The Future of Conversation

The dream of a universal language is almost as old as the act of communication. A seamless transfer of ideas across cultures and borders has remained an impossible ideal for hundreds of years. But, what was previously an unsolvable problem has found a possible fix in the most unlikely of places: your text app.

Emoji—those pixelated icons that dot the landscape of modern chat—are emerging as a shared visual lexicon, rooted in human emotion, with the potential to share thoughts across cultures and borders. After all, a smile is always a smile, regardless of whether you’re in Kentucky or Kyoto.

Over 90 percent of the world’s 3.2 billion Internet users regularly send these “picture characters,” with over 5 billion being transmitted every day on Facebook’s Messenger app alone.  Cognitive linguist Vyvyan Evans writes in his book The Emoji Code that emoji reflect and reinforce “fundamental elements of communication; and in turn, this all shines a light on what it means to be human”. On Instagram, says Evans, smileys have taken the place of abbreviations with similar meanings, like “lol”. The reason can be traced back to our being highly connected: abbreviations are often language-specific, but emoji are instantly recognizable worldwide.

Brands, especially those with a passionate following, have the potential to get carried away by a new mode of expression, forgetting about their messaging framework.  To wit: The Houston Rockets were about to clinch a win in a 2015 playoff game against the Dallas Mavericks when they sent out a tweet from the Rockets' Twitter account before the end of the game. The tweet read, "Shhhhh. Just close your eyes. It will all be over soon," accompanied by a picture of the horse emoji and a gun emoji pointed toward it. The Dallas Mavericks (whose mascot is a horse) replied with a tweet of their own, questioning the Rocket’s sportsmanship.

If your sports brand is for serious athletes, you might want to shy away from, say, eggplant and peach emoji (because, yes, even emoji have euphemisms). In the long term, that kind of communication can negatively affect the positioning of your brand. The opportunity is to use literal or simple emojis as the context allows for it. Emoji do some jobs better than others, and understanding where their power comes from is key in determining how they can best be implemented; that’s the difference between increased marketing ROI and being the latest rider on a results-challenged bandwagon.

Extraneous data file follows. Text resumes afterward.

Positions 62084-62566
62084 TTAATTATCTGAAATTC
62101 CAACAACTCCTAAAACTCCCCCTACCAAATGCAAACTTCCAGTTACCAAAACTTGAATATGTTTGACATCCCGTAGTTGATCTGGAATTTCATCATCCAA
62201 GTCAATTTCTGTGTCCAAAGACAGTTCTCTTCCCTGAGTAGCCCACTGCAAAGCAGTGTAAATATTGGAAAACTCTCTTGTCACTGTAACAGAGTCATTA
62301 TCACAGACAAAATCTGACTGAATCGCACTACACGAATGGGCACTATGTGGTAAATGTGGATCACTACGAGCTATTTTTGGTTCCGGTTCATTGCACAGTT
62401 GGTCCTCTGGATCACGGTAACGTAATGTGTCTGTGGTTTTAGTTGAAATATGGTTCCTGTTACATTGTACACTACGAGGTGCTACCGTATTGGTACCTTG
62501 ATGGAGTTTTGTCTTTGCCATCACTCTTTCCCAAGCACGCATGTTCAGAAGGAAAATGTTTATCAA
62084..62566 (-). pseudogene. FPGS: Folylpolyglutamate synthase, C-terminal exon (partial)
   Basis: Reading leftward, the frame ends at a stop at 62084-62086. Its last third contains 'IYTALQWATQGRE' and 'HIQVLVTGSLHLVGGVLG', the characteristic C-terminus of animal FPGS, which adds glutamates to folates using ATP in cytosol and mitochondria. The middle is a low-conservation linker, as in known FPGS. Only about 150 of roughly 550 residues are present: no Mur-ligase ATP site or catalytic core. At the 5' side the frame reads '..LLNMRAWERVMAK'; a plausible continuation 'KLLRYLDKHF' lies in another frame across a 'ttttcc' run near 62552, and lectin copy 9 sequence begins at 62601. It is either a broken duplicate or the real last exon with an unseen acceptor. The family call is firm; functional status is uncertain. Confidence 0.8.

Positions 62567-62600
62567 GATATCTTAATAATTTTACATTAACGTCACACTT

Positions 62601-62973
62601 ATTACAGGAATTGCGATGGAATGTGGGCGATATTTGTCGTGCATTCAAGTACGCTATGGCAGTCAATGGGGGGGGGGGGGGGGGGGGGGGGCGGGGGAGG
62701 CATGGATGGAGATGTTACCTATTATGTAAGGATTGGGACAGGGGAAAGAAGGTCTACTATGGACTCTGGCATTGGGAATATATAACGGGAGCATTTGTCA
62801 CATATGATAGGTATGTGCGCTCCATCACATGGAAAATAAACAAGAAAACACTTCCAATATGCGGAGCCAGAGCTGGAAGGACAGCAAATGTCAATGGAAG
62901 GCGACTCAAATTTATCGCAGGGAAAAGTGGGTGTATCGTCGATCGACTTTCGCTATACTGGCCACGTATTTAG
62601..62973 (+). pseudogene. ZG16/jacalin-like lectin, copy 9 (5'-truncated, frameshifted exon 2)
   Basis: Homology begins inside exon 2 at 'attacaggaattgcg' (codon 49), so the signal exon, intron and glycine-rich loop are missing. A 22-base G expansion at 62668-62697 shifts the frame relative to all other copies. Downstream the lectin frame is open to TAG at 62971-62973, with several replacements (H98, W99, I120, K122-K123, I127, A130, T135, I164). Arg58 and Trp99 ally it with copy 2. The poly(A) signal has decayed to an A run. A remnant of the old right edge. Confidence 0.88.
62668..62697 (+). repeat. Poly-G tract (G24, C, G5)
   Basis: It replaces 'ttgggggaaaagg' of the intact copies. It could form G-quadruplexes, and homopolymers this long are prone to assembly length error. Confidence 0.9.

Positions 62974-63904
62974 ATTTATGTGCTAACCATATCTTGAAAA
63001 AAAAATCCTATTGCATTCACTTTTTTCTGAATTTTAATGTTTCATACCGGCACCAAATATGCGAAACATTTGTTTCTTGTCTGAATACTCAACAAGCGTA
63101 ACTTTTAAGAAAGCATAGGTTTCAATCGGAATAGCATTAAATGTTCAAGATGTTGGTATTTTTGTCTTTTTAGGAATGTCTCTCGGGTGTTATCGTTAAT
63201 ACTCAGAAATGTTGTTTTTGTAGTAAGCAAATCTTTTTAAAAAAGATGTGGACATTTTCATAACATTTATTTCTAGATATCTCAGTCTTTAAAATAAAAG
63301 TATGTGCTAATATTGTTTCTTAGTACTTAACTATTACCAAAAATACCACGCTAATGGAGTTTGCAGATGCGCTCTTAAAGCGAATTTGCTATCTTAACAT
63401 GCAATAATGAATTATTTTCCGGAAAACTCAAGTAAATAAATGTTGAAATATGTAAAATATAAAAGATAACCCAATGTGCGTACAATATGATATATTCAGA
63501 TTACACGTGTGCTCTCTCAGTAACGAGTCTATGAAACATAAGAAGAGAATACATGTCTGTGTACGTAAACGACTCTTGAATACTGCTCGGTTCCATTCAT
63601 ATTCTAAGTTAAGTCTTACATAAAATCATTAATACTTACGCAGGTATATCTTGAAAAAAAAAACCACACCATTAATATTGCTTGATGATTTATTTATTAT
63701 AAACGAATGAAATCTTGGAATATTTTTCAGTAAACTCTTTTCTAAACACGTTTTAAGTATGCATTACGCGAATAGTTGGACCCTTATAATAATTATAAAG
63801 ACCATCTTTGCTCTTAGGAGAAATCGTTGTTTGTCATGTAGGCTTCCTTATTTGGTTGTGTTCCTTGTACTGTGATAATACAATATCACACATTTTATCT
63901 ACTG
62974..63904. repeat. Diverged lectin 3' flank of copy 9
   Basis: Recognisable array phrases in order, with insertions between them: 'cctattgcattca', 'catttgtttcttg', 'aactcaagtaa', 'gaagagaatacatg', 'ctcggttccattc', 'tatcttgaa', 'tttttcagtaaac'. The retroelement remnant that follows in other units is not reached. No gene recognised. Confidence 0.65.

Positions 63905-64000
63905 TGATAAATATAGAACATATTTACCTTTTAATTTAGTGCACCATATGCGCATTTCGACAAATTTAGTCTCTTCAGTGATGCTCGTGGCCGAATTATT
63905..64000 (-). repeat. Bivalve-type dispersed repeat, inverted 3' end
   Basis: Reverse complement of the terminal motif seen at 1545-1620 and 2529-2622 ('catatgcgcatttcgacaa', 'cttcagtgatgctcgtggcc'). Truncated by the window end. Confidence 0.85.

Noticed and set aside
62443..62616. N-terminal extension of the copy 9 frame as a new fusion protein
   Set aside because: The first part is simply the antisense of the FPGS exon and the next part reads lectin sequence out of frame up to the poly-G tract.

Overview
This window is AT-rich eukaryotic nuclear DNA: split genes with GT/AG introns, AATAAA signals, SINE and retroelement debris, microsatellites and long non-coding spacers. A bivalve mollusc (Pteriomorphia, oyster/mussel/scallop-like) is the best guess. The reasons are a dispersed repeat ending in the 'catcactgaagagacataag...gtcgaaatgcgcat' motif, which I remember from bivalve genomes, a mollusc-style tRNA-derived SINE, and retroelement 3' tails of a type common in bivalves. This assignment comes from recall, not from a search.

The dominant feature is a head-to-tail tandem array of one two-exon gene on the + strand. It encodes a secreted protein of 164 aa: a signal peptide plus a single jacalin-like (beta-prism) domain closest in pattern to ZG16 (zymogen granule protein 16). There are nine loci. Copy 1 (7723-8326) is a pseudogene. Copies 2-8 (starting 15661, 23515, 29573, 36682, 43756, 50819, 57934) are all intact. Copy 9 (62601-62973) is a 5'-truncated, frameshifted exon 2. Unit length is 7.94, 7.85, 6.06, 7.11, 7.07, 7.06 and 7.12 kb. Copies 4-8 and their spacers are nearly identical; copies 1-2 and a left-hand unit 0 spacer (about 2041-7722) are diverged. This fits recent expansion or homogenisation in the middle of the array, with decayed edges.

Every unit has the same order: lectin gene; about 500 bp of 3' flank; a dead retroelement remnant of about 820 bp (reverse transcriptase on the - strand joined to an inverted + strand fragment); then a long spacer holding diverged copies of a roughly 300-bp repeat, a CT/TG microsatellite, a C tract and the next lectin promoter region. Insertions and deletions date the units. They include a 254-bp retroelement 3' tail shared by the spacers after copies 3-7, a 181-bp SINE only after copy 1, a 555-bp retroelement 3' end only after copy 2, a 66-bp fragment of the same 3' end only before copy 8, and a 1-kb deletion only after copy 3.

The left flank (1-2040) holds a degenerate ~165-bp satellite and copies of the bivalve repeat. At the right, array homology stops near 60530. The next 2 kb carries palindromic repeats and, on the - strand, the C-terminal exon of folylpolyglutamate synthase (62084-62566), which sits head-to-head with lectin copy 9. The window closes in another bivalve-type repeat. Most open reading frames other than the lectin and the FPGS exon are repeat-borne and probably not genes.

A number of brands have created their own emoji keyboards.  The most successful are emoji that serve to refine communications between passionate members of an established group. Doing that right means leveraging points of shared interest, as in the case of Bauer’s emoji set striking a chord with young hockey enthusiasts.

For Bauer, their approach included the creation of a series of original hockey themed emojis that gave their passionate players and fans a new way to communicate using a shared, personal language. The set was downloaded 40 thousand times in the first week alone—an integral piece of the efforts that took Bauer from number four to number one in the category.

There exists a larger opportunity for brands (and especially sports brands) to enliven digital communications with dedicated use of emoji that already enjoy a shared understanding. The most tangible benefit of emoji is the added efficiency of effectively delivering the non-verbal component of messages, and with 84% of females and 75% of males believing that emoji express feelings better than words, these tiny digital icons are reshaping how people across the globe interpret written communication.

Thanks to emoji, the future of conversation is paved with emotion and empathy, and sports brands will have to make a choice as to whether these icons have a place in their messaging. For those brands that choose to wholly embrace this empathetic leap forward, there are some use cases in which emoji make the most sense:

Humanity – When your message needs an added human feel, emoji can bridge that gap by infusing a message with emotion.

Clarity – Emoji are extremely useful for showing instantaneously the spirit in which a message was intended.

Immediacy – Because we process emoji as a human face, a message can have layers of complexity that can still be understood immediately.

Authenticity – Emoji are deeply rooted in core human feelings, and their usage can instill a sense of truth and relatability to messages.

As emoji expand in both range and depth along the spectrum of interpersonal communication, it’s inevitable that their deployment in marketing will expand in kind. The brands that are able to understand the best cases for using emoji and how the lexicon is evolving within cultures (and subcultures) will reap the rewards of increased effectiveness, engagement, and affinity.

To learn more, feel free to contact the author, Ian Traas, Senior Writer,
or the editor, Rick Shaughnessy, Group SVP, Innovation, ICF Olson,